Get Ready to Build Your House – Proverbs 24

The proverb I found for today, January 24, makes me think of my ancestors coming to the Northwest during the 1800s in a covered wagon to start a new life. They followed this principle.

“Finish your outdoor work and get your fields ready; after that, build your house.” Proverbs 24:27 NIV

Get Ready to Build Your House
Log cabin to illustrate Get Ready to Build Your House, Proverbs 24

It only makes sense, after all. Get settled in your work, lay some savings aside for the future (planting your crops), then build your house (settle in permanently).

The following verses are a clear warning against laziness. If I don’t work, I’ll come into poverty. Another lesson I learn here is to be observant and learn from the others’ mistakes.

“I went past the field of the sluggard, past the vineyard of the man who lacks judgment; thorns had come up everywhere, the ground was covered with weeds, and the stone wall was in ruins.

“I applied my heart to what I observed and learned a lesson from what I saw. A little sleep, a little slumber, a little folding of the hands to rest – and poverty will come on you like a bandit and scarcity like an armed man.” 24:30-34

by Kathy Sheldon Davis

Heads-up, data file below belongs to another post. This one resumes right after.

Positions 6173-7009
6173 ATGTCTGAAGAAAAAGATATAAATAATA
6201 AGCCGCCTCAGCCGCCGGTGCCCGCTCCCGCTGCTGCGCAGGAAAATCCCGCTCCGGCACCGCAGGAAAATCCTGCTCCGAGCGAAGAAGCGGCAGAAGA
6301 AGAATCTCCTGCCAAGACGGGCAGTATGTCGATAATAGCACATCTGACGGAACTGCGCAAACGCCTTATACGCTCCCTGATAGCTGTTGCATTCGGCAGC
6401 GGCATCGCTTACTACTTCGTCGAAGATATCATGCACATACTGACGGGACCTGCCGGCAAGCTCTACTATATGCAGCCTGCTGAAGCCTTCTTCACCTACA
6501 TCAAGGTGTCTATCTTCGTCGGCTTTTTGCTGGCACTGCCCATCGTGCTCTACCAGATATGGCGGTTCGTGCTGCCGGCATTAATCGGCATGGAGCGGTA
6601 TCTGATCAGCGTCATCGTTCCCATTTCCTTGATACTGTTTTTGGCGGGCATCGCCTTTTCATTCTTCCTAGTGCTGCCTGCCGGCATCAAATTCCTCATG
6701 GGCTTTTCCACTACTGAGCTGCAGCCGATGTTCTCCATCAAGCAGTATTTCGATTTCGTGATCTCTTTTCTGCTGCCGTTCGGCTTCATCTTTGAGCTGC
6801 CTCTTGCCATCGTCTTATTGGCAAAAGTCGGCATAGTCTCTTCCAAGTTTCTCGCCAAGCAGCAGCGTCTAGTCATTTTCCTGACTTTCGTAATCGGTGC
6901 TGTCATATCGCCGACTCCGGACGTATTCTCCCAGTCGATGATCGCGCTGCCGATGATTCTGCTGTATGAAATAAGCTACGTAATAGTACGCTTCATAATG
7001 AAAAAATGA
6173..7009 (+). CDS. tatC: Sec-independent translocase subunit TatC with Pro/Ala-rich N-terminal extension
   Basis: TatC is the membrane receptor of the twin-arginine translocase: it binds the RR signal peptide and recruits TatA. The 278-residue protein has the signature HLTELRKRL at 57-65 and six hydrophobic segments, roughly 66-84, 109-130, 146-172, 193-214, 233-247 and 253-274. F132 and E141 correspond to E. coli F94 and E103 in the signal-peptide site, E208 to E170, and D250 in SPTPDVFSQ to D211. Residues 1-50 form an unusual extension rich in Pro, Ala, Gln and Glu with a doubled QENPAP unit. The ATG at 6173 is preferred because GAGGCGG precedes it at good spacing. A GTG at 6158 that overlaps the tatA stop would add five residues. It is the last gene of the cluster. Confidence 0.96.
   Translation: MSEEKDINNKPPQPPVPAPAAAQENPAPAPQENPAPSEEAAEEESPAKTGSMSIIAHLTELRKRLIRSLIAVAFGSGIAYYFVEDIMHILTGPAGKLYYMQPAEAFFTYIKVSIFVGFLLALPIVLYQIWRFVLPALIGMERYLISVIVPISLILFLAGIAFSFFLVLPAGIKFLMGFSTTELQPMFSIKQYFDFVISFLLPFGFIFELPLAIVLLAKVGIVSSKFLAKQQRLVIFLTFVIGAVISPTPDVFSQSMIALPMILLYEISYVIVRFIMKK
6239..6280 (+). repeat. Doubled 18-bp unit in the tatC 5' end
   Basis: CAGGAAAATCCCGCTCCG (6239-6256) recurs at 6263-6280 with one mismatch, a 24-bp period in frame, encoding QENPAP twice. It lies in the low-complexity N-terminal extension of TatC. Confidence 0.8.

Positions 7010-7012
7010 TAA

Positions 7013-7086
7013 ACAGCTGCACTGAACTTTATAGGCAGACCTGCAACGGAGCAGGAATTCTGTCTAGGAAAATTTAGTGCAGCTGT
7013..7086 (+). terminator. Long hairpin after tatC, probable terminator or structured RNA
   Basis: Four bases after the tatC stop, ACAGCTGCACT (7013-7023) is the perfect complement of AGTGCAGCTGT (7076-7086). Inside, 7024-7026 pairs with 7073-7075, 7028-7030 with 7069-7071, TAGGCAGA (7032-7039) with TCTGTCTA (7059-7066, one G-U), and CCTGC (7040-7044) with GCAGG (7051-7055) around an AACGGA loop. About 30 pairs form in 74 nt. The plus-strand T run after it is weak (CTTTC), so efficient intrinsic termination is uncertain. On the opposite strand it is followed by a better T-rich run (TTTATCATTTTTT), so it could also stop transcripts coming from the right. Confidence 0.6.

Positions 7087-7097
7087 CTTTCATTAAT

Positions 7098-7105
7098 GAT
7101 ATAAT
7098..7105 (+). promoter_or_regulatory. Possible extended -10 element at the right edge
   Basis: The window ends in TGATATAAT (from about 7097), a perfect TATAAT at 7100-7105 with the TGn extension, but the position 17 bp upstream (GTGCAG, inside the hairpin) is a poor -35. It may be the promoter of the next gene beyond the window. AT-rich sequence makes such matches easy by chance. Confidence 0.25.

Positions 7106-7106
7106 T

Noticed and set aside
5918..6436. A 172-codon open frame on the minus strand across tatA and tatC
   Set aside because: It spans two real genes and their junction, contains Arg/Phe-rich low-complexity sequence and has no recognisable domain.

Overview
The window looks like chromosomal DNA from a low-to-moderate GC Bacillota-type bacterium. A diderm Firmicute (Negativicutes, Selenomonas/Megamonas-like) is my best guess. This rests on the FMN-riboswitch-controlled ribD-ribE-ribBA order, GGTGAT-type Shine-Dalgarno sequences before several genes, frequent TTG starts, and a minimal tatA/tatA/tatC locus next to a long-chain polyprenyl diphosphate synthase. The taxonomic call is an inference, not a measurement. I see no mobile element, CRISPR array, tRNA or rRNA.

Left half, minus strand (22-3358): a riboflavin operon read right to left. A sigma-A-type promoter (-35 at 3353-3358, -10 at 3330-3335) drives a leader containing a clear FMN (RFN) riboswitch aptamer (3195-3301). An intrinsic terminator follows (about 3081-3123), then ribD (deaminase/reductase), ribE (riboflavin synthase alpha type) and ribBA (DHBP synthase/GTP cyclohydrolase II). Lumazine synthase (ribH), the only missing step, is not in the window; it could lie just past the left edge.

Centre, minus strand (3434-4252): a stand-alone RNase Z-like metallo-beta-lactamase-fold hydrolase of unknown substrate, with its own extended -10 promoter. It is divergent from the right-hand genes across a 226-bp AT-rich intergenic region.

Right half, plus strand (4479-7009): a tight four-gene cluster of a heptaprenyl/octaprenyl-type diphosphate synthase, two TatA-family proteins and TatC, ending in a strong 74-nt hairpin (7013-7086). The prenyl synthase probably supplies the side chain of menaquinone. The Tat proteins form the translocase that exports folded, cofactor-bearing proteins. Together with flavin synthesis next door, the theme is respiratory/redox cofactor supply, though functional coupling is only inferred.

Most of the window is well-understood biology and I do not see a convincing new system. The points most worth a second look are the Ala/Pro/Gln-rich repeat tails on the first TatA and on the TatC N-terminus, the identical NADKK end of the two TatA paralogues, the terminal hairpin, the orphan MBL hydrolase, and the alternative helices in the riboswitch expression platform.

The Wise Think – Proverbs 14

I was told by a frustrated supervisor, “Kathy, you think too much.” She found it impossible to accept that people’s strengths that were different from hers had value, so I learned to understand her misunderstanding me. Thinking things through helped me to be a better employee, produce better results and feel better about the work. In contemplating Proverbs 14, these verses caught my attention.

“The wisdom of the prudent is to give thought to their ways, but the folly of fools is deception.” Proverbs 14:8 NIV.

“A simple man believes anything, but a prudent man gives thought to his steps.” 14:15

I like the proverbs that compare opposite values. For instance, the wise do this, but the foolish do that. This makes what’s being said more clear to me. The first scripture shows that the foolish do not give thought to their ways but instead live in deception.

One of my favorites, for honorable mention:

“All hard work brings a profit, but mere talk leads only to poverty.” 14:23

This might be a great one to use in the workplace where more and more texting (“mere talk”) is happening during work hours. This would definitely lead to poverty! It’s better to work hard, always looking for ways to improve, because that brings a profit.

by Kathy Sheldon Davis